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The deliberately ignorant patriot

By Henrik Meinander

As in Britain and other countries that took part in the Second World War, war memories still play a crucial part in Finnish public culture. Finland fought and lost two wars against the Soviet Union during this second Armageddon, but luckily on both occasions escaped a Soviet occupation. This put Finland in a very different position from the rest of Eastern Europe. Of course, the loss of life and territories, together with the obligation to pay considerable compensation for war damage, made life hard for the Finns. But the prize was not too high to pay. Independence was maintained and from the 1950s onwards the economy developed fast, paving the way for a Nordic welfare system.upton.jpg (13364 bytes)

Yet memories of the war would not leave the Finns alone. The Finnish government had collaborated closely with Germany during the so-called Continuation War (1941 - 44) against the Soviets. Consequently, in 1945 the politicians responsible had been put on trial, found guilty and sent to prison. The trial was a political drama directed behind the curtain by the winner, the Soviet Union. This resulted in neither the defence nor the prosecution being interested in speaking the whole truth. The defence made every effort to cover up Finnish participation in Hitler's Operation Barbarossa, whereas the prosecution was ordered to censor statements that pointed out that the Soviet Union had been the original aggressor in 1939.

The trial cast a long shadow over the Finnish search for identity, not least since its outcome became an important lever in the domestic power struggle. The "new faces" were accused of having used the trial to gain power, but the debate was never fully open, as it was understood that the Soviet Union could make use of any revelations to strengthen its grip over Finland. In this situation, leading Finnish historians clearly took the side of the defence and avoided as far as possible a critical analysis of the subject. They were to maintain up until the late 1960s that the German connection had been later and looser than the prosecution and a growing number of foreign historians had claimed.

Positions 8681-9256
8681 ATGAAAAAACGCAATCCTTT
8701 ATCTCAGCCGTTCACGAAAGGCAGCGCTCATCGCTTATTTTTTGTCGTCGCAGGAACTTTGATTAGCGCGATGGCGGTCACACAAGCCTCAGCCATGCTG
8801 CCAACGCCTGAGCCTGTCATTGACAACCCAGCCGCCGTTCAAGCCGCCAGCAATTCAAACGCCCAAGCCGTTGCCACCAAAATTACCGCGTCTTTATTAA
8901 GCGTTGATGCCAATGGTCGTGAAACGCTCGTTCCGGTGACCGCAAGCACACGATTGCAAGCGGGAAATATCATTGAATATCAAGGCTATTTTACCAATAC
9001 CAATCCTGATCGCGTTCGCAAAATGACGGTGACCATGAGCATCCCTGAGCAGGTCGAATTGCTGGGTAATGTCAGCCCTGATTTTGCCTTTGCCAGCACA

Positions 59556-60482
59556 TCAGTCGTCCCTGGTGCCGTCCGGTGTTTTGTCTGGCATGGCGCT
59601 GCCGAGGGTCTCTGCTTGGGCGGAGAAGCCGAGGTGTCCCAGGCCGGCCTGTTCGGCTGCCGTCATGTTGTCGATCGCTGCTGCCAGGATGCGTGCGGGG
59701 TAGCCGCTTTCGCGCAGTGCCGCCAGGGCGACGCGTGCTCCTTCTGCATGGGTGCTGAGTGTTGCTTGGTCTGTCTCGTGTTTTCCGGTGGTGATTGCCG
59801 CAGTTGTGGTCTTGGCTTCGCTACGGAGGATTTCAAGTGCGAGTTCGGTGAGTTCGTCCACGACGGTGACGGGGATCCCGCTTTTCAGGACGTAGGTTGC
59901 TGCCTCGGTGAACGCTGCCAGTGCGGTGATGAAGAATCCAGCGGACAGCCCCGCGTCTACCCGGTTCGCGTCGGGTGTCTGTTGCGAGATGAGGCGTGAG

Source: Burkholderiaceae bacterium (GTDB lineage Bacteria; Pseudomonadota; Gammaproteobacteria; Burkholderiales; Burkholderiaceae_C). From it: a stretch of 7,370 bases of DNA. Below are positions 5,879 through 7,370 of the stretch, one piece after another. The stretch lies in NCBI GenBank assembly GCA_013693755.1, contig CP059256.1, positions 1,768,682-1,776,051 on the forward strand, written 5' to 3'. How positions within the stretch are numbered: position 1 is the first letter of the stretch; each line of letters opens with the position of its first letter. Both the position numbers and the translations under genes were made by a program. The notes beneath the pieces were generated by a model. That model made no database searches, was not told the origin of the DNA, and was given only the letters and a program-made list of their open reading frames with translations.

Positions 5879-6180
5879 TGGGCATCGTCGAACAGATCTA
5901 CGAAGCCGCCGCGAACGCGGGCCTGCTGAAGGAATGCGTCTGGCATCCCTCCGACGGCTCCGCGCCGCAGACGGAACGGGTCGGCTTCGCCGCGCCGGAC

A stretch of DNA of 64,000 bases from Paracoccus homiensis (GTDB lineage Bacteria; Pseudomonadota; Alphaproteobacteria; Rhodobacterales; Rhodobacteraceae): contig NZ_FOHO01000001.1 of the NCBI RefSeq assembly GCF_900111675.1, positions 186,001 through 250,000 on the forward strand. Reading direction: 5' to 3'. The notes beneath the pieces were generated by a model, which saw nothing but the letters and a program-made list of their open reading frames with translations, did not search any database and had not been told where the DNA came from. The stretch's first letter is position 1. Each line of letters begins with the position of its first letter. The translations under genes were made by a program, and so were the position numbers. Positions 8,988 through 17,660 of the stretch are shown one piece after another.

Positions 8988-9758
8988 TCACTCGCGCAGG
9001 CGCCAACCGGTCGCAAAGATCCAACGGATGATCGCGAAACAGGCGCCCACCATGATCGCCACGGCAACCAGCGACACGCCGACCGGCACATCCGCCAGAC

Typically, it would be the American scholar C. L. Lundin who in 1957 published the first critical study of Finnish-German collaboration. His analysis was sharply condemned by leading Finnish historians, but within a decade two other and better-documented books on the same topic had been published. In 1964, the British historian A. J. Upton released a study, Finland in Crisis 1940-41: A Study in Small-Power Politics, in which some more Finnish-German links were uncovered; in 1967, his American colleague Hans Peter Krosby put forward decisive evidence on the matter. Finnish scholars were now forced to retreat, although many did so rather reluctantly and with a number of reservations.

One of the former "new faces", Urho Kekkonen, had been elected President in 1956 and remained in power for an amazing 25 years. As Kekkonen’s rise to power had started when he served as Minister of Justice during the war responsibility trials, the wartime links to Germany would remain an important issue in the public arena. But as before, historians and politicians were unwilling to recognise that the public importance of the question was to a high degree related to how new interpretations and discoveries would put politicians such as Kekkonen in a better or worse light. It was not a coincidence that evidence of close Finnish-German links was accepted by the Finnish public in the late 1960s. This was also the time when Kekkonen reached an unchallenged position in foreign policy and dealt his enemies in domestic politics a final blow.

Although repeatedly denied, this self-censorship survived among Finnish historians until the 1990s. Finnish historians did not differ markedly in this respect from our politicians and journalists, who often avoided utterances on topics that were sensitive to the Soviet Union. The contrast with the German discourse about the Second World War was significant. In Germany the war guilt question has always been used openly in the domestic political struggle. Thus it has also been analysed by German historians as a dual phenomenon: that is, both as a contemporary symptom of political trends and as a strictly historical issue. In Finland, historians have seldom taken such liberties. If the dual nature of war history research ever disturbed their minds, they probably preferred to be deliberately ignorant patriots.

 Dr Henrik Meinander works at the Department of History, University of Helsinki.

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